Tuesday, April 17, 2001

Heimlich, Luken at odds over handling of riots


Councilman: Help businesses first

By Dan Klepal
The Cincinnati Enquirer

        Cincinnati City Councilman Phil Heimlich on Monday criticized Mayor Charlie Luken and other city leaders for “appeasing those who looted and rioted last week.”

        Following a City Hall news conference where Mr. Luken lifted the citywide curfew and called for a blue-ribbon commission to study race re lations, Mr. Heimlich blasted the effort.

        The first priority should be rebuilding businesses destroyed or looted, he said.

        “There was talk up here today that this was caused by social problems,” Mr. Heimlich said. “To me, that suggests excusing that kind of violence.”

        Mr. Heimlich stood to the side as Mr. Luken and several City Council members were flanked by dozens of business and community leaders.

        As the news conference started, his office distributed a statement saying that Mr. Heimlich had not been invited to the news conference and that he would have an “alternative view” after it was completed.

        Mr. Heimlich has complained several times that he has not been kept updated by the mayor's office during the city's state of emergency.

        He was the only council member not to attend the funeral of Timothy Thomas on Saturday.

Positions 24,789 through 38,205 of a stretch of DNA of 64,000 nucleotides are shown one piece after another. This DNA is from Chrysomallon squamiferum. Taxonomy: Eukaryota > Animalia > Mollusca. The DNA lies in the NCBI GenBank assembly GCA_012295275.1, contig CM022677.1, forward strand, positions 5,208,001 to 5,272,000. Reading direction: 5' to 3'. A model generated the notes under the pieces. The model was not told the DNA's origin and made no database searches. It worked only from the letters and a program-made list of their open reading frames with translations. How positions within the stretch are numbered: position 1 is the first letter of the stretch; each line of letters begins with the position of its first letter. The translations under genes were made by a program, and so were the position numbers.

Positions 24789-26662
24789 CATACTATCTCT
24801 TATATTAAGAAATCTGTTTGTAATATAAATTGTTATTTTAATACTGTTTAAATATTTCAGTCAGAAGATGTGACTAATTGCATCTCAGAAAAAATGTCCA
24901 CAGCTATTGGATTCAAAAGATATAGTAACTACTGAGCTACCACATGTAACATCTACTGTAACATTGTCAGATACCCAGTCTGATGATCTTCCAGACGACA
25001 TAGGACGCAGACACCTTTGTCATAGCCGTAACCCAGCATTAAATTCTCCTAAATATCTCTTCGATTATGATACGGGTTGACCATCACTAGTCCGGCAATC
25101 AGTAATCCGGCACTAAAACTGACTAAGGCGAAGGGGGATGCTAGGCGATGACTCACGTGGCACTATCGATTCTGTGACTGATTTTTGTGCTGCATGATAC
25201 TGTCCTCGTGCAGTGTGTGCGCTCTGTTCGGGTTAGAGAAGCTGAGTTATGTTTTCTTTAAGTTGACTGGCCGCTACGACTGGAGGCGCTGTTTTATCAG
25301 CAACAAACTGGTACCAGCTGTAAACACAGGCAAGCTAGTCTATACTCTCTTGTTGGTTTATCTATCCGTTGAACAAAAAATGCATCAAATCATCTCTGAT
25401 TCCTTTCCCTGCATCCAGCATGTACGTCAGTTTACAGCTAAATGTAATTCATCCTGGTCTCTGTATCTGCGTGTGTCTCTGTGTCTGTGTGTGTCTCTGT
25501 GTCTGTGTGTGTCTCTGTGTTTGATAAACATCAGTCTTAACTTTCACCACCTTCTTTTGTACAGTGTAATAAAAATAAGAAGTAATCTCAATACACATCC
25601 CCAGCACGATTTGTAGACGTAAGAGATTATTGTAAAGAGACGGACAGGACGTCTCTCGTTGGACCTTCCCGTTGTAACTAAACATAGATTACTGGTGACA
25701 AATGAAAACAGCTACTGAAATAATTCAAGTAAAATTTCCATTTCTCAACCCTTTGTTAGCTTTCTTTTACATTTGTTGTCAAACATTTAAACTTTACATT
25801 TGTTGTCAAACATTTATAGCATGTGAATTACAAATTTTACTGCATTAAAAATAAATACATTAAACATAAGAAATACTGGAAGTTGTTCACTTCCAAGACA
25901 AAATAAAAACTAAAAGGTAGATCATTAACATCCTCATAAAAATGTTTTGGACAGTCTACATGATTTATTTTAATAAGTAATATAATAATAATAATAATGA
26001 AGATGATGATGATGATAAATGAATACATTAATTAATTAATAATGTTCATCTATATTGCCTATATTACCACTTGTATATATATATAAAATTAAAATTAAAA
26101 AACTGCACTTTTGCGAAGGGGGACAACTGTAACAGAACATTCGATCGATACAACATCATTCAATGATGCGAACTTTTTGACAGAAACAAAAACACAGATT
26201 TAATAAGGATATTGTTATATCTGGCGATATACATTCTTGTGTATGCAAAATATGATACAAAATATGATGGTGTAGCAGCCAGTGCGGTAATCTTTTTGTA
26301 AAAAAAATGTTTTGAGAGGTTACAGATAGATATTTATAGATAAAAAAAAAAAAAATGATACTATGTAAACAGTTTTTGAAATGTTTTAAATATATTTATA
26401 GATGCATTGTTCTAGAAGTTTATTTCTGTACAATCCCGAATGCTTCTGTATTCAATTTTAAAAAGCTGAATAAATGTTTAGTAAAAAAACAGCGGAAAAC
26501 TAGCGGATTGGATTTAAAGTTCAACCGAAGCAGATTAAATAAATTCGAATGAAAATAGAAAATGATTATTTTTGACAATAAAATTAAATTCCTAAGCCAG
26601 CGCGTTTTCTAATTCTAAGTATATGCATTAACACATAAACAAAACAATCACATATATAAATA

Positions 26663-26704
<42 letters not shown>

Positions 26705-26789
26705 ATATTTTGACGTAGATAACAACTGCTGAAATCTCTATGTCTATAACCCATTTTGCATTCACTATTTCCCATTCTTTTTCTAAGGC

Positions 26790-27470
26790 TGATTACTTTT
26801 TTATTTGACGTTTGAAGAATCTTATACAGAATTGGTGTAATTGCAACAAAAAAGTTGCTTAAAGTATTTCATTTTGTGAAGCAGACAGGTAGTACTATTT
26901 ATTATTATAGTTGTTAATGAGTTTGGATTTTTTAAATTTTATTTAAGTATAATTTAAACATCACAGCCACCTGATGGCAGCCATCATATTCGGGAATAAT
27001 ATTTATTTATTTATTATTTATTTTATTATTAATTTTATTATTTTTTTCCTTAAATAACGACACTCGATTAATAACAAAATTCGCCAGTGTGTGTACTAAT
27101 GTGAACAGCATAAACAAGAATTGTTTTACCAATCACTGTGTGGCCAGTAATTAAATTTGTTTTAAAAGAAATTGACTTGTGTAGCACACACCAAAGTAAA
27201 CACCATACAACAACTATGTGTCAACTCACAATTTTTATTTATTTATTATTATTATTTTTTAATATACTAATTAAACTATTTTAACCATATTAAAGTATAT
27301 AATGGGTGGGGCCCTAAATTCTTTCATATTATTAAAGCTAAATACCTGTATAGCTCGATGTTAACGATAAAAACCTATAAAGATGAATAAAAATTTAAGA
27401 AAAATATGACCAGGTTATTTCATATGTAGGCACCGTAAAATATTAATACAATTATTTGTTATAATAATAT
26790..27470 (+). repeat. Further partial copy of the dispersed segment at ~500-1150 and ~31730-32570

Mr. Heimlich said an unfriendly attitude toward business is one reason the city has been losing its middle-class population at what he called an alarming rate.

        “These people in the business community, they've got the resources to help rebuild these (affected) communities,” he said.

        One of the changes Mr. Luken proposed was changes to the city charter that would allow consideration of a broader base of candidates to become police chief.

       



Race commission will take lead in recovery
Previous race reports ignored
Report promised soon on beanbag firings at crowd
Police chief disarms critics
Citizens police review panel feels excluded
Grand jury may get case in a week
- Heimlich, Luken at odds over handling of riots
Store owners hope for aid from city, feds
City to tap resources of businesses
Reds not expecting problems
End of curfew brings relief
Mayor Luken's views
PULFER: Why didn't we see this coming?
Black youths speak of change
Week of spring break taught lessons